Bitcoin: has the currency's inventor finally been found?

Journalist claims Bitcoin's elusive founder is a 64-year-old father-of-six living near Los Angeles

LAST UPDATED AT 16:32 ON Thu 6 Mar 2014

AN INVESTIGATIVE journalist claims to have tracked down the secretive inventor of the virtual currency Bitcoin.

Writer Leah McGrath Goodman, working with a team of forensic analysts, published her claim in Newsweek, after months of research.

McGrath Goodman's investigations led her to the door of a 64-year-old father-of-six living in a relatively humble house in the San Bernardino foothills near Los Angeles.

The journalist's analysis considered every aspect of the Bitcoin founder's dealings with the outside world, including his correspondence, coding style, and spelling.

The origins of Bitcoin have always been unclear, but in her feature, McGrath Goodman argues that she has located the man who six years ago laid out a plan for "electronic payment system based on cryptographic proof instead of trust".

That plan was published via a cryptography mailing list and signed "Satoshi Nakamoto". Most assumed the signature was a pseudonym, but Newsweek's investigative journalists tracked down a Japanese-American man born to that name, who later became known as "Dorian Prentice Satoshi Nakamoto" according to records filed with the US District Court of Los Angeles in 1973.

McGrath Goodman conducted extensive interviews with Dorian S Nakamoto's family to try to prove her case. But her single brief interview with Nakamoto himself offers nothing concrete. When she confronts him about whether he is the founder of Bitcoin, he replies: "I am no longer involved in that and I cannot discuss it... It's been turned over to other people. They are in charge of it now. I no longer have any connection."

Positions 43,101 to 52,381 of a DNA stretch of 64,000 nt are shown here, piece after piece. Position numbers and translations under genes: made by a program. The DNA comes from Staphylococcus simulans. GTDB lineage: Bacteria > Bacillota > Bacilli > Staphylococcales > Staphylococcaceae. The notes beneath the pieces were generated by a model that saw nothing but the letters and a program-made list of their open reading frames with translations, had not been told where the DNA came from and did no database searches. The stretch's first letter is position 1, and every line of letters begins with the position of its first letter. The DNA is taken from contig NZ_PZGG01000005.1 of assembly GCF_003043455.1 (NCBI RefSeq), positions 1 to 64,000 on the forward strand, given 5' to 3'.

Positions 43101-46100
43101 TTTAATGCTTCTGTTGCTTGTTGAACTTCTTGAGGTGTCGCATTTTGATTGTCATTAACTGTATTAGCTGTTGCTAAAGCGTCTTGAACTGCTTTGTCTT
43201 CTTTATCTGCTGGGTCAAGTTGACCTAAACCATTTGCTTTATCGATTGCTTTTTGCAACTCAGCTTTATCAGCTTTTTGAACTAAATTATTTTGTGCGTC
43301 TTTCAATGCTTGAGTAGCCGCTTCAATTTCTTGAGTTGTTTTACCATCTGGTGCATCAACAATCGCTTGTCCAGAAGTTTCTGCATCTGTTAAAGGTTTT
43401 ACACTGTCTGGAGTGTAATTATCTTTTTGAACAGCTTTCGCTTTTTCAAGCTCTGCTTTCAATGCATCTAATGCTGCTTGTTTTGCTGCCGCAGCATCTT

Many believe that by now, the founder of Bitcoin must be incredibly rich. Security researcher Sergio Demian Lerner believes that Satoshi Nakamoto could be worth up to $1bn.

Members of the Bitcoin developer community have reacted to the report with scepticism, the Daily Telegraph reports. One commenter on the Newsweek website says that nothing short of an approved payment from the account of Satoshi Nakamoto would be able to conclusively prove his identity: "Unless he can do a signed transaction from an address known to be that of the originator of Bitcoin, then I don't believe, sorry," the commenter wrote.

McGrath Goodman's report is the cover story for the newly re-launched Newsweek magazine which comes out this week. · 

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